Directed by: Timur Bekmambetov
Premise: Based on Seth Grahame-Smith’s novel, President Abraham Lincoln is reimagined as a vampire slayer and the Civil War as a conflict in which vampires conspire to overtake the Union.
What Works: Abraham Lincoln: Vampire Hunter earns some distinction for pulling off what ought to be a joke and managing to make a coherent film out of it. The picture is really a superhero adventure and thinking of it in that way this film is much like Watchmen in that it reimagines history and grafts the superhero myth onto it as a way of commenting upon both.
What Doesn’t: Abraham Lincoln: Vampire Hunter is a very flawed film that never comes together. The comparison to Watchmen is apt because it suffers from many of the same flaws as that film. Abraham Lincoln: Vampire Hunter has a premise that could be quite silly and the filmmakers manage to present it in a way that is credible within the conceit of a superhero film but they fall short of fulfilling the promise of that premise. Just as Watchmen linked American imperialism with the authoritarian nature of superhero stories, Seth Grahame-Smith’s story links vampirism and the institution of slavery. But just like Watchman, the filmmakers don’t seem to understand their own metaphor and never realize its potential. This film features the sixteenth president of the United States hacking the undead to death with an ax and unfortunately the film is no deeper than that. This is a shame since the metaphor that the writer has come up with is a compelling one but the filmmakers abandon it and give themselves over to the intended rollercoaster thrills of contemporary, post-Matrix action filmmaking. Despite the filmmaker’s efforts to give the audience their money’s worth, Abraham Lincoln: Vampire Hunter is underwhelming, in part because much it is so generic. Director Timur Bekmambetov’s visual style is indistinguishable from similar directors like Zack Snyder, Michael Bay, and Jonathan Liebesman. The film’s action scenes include frantic editing, computer enhanced leaps and jumps, overuse of slow motion, and a bile-tinted color scheme that has been the hallmark of action and horror cinema for the past decade. For all the efforts to make Abraham Lincoln: Vampire Hunter a rollercoaster ride the picture is uninvolving and emotionally flat. Some of this is due to the uninspired design of the film but it is also the fault of bad screenwriting. The film begins as an origin story, with Lincoln learning the craft of vampire hunting, and he later gives up his ax to fight vampires through politics. That transition ought to be the most interesting part of the story and the whole justification for making the film but the movie skips over it and dives right into the middle of Lincoln’s presidency. This robs the movie of its reason to exist and reveals the fatal flaw of the picture: there is no reason why the main character has to be Abraham Lincoln. His story is no different from vampire slayers in other (and better) vampire movies and in many ways the film is far below the standard set by vampire pictures like John Carpenter’s Vampires or Stephen Norrigton’s Blade.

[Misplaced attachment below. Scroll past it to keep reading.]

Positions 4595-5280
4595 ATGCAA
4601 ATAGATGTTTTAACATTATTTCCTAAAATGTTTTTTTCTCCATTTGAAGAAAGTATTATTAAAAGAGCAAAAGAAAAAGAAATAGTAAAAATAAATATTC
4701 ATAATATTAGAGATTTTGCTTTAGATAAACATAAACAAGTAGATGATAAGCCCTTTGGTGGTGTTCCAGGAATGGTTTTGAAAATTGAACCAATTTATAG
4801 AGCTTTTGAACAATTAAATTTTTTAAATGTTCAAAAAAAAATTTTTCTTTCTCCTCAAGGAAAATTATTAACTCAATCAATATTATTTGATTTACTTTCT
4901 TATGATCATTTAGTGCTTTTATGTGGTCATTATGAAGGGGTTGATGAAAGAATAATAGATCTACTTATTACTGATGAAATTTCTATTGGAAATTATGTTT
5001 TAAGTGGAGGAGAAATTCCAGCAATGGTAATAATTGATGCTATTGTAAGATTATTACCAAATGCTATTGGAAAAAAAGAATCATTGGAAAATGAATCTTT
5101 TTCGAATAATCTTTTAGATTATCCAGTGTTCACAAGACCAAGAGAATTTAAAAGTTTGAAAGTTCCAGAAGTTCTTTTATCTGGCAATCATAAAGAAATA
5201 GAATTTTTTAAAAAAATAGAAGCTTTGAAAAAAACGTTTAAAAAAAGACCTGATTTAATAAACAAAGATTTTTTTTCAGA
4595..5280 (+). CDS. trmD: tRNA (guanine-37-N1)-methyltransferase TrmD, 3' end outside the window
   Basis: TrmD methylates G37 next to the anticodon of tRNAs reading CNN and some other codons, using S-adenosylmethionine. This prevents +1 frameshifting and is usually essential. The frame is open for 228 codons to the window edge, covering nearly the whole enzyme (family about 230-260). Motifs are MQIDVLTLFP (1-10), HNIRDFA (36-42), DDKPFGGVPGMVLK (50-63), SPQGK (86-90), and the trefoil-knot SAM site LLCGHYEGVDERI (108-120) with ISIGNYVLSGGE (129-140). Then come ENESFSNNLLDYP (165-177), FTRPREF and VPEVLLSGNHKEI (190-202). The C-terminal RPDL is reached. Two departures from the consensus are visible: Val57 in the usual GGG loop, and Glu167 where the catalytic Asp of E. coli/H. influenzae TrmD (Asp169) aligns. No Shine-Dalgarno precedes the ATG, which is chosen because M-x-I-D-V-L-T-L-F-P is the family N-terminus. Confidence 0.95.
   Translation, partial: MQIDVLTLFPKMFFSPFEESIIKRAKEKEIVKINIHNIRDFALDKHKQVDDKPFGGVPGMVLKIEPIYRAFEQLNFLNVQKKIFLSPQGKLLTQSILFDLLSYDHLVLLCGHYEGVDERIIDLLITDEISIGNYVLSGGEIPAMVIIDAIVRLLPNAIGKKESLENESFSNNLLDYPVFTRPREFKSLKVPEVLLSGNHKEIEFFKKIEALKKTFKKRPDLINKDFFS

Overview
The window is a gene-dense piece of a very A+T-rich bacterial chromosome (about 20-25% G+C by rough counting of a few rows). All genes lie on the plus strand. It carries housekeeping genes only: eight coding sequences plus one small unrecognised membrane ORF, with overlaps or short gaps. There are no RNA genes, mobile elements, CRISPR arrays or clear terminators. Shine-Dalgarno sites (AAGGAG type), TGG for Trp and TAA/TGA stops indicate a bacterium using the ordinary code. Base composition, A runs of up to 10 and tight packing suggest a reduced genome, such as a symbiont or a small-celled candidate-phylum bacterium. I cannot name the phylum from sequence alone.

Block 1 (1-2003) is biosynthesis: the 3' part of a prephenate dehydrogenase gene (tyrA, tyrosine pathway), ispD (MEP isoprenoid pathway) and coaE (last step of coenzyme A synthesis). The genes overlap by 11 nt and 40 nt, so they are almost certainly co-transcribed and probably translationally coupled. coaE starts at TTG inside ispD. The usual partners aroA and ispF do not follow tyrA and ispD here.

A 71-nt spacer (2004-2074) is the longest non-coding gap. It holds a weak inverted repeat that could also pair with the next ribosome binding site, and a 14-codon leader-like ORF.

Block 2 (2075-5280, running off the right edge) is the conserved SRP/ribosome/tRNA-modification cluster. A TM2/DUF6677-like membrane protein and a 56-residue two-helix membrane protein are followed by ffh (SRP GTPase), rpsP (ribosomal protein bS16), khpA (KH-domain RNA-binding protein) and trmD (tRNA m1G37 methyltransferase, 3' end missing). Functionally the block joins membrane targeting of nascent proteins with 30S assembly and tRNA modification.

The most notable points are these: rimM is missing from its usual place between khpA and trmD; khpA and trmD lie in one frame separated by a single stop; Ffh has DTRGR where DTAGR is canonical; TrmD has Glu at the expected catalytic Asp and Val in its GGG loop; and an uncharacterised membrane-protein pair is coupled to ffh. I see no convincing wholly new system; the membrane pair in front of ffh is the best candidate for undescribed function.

Bottom Line: Abraham Lincoln: Vampire Hunter might have been more successful as a miniseries than as a feature film. There is nothing about this story that is distinguished from other vampire movies and the picture fails to live up to the fun that its title suggests.
Episode: #394 (July 1, 2012)